7 things you probably didn't know about Weston-super-Mare, Somerset
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Kiss-me-quick hats, ice-cream sundaes and sticks of rock - that's not all that Weston-super-Mare is famous for. A seaside town on the North Somerset coast, there is much more to this resort. Here are a few things you may not know about the area.
Back to the iron age
Worlebury Hill Fort is located in the town, in Worlebury Woods. Work has been taking place to clear the area of undergrowth, in order to reveal some historic ramparts.
Weston's famous son
Comedian John Cleese was born in Weston-super-Mare and he also attended St Peter’s Preparatory School.
Eat to your heart's content
Around 90 food and drink producers will get together in the centre of town on September 25 for eat:Weston. The eat events are now held across the region at different times, but the one in town is one of the biggest of the year.
The town has its very own abandoned MOD World War Two testing station off Sand Bay.
The station overlooks Woodspring Bay and cannonballs, unexploded bombs and other old weapons have been discovered there over the years.
Famous children's author Roald Dahl lived in the town as a child and his book Boy talks about his years spent there. He lived in Weston for four years, while a pupil at St Peter’s School.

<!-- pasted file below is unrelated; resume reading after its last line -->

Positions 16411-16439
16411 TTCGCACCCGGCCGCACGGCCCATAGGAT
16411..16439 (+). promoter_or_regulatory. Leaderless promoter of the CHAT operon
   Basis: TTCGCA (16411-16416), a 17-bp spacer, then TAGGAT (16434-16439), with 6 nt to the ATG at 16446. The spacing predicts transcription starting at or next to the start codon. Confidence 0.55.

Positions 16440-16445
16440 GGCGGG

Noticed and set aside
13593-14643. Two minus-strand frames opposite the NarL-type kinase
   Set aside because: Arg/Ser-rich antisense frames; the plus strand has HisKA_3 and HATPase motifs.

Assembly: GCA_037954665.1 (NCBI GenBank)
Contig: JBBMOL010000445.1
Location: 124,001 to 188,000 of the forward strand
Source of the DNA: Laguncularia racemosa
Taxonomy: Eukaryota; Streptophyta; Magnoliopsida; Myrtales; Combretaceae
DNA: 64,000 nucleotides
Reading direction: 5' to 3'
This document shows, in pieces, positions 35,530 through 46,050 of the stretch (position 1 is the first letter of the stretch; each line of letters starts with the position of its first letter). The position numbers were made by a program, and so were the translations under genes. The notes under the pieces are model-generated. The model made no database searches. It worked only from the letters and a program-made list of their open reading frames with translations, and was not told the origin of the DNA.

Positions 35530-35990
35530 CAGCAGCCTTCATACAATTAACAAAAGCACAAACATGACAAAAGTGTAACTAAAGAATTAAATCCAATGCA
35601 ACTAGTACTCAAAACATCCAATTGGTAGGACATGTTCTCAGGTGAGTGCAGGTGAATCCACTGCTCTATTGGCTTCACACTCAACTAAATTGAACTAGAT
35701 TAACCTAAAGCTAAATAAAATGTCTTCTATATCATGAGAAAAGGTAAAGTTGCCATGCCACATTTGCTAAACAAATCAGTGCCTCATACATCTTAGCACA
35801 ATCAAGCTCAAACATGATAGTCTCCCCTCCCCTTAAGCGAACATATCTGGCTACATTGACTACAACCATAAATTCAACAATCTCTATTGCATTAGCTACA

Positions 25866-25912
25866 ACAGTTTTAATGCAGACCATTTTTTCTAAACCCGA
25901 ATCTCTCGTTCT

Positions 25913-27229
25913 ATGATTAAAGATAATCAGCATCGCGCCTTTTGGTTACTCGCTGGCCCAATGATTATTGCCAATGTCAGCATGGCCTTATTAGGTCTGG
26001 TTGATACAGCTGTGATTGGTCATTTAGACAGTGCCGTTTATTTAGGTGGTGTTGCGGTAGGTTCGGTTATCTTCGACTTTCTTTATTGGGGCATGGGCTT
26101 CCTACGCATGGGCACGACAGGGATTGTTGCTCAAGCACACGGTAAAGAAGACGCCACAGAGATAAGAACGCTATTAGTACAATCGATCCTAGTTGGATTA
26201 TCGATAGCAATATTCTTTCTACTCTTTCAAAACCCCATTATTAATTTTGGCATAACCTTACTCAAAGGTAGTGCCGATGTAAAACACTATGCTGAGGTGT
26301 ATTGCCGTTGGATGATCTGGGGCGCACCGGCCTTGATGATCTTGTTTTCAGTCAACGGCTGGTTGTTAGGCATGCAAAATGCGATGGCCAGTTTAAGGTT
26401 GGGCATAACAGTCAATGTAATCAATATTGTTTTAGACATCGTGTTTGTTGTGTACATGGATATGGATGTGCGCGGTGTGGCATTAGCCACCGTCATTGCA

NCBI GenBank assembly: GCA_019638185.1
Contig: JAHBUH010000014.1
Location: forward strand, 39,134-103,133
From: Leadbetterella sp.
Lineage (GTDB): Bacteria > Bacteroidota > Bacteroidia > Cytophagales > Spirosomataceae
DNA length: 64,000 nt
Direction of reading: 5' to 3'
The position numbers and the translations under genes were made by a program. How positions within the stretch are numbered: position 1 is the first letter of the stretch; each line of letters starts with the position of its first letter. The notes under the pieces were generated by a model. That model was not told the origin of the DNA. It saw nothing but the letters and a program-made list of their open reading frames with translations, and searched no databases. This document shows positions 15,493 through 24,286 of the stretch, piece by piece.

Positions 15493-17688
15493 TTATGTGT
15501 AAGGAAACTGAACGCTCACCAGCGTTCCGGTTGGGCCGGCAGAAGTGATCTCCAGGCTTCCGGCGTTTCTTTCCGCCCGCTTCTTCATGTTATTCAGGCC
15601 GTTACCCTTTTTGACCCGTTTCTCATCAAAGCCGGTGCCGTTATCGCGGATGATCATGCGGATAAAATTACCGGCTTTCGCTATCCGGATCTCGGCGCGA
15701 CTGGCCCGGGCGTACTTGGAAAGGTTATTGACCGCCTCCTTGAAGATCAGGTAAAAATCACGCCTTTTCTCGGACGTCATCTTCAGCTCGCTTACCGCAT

He has his very own blue plaque in the resort, part of a scheme that celebrates the links between notable figures of the past and the buildings in which they lived and worked.
Piering across the water
The town is actually home to two piers - the Grand Pier of course but also Birnbeck Pier. It is the only pier in the country which links the mainland to an island, linking to Birnbeck Island, a 1.2 hectares (3.0 acres) rocky island just to the west of Worlebury Hill.
It is in a state of serious direpair and was shut to the public in 1994. Part of it collapsed in a storm six years ago and many developers have submitted plans over the years, all of which have so far come to nothing.
The most expensive pier in the world
We have already mentioned the other pier that Weston is home to, the Grand Pier. The main complex and surrounding features were largely destroyed by fire in 2008. Following a two-year transformation and £52million of investment, its owners declared at the time that it was 'the most epensive pier in the world'.
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Another blue plaque, this time in Weston Woods, marks the night future US president Dwight Eisenhower slept in a caravan in Weston-super-Mare.
General Eisenhower visited Weston Woods for one night in 1944 en-route to the D-Day landings as part of his role as Supreme Allied Commander Europe.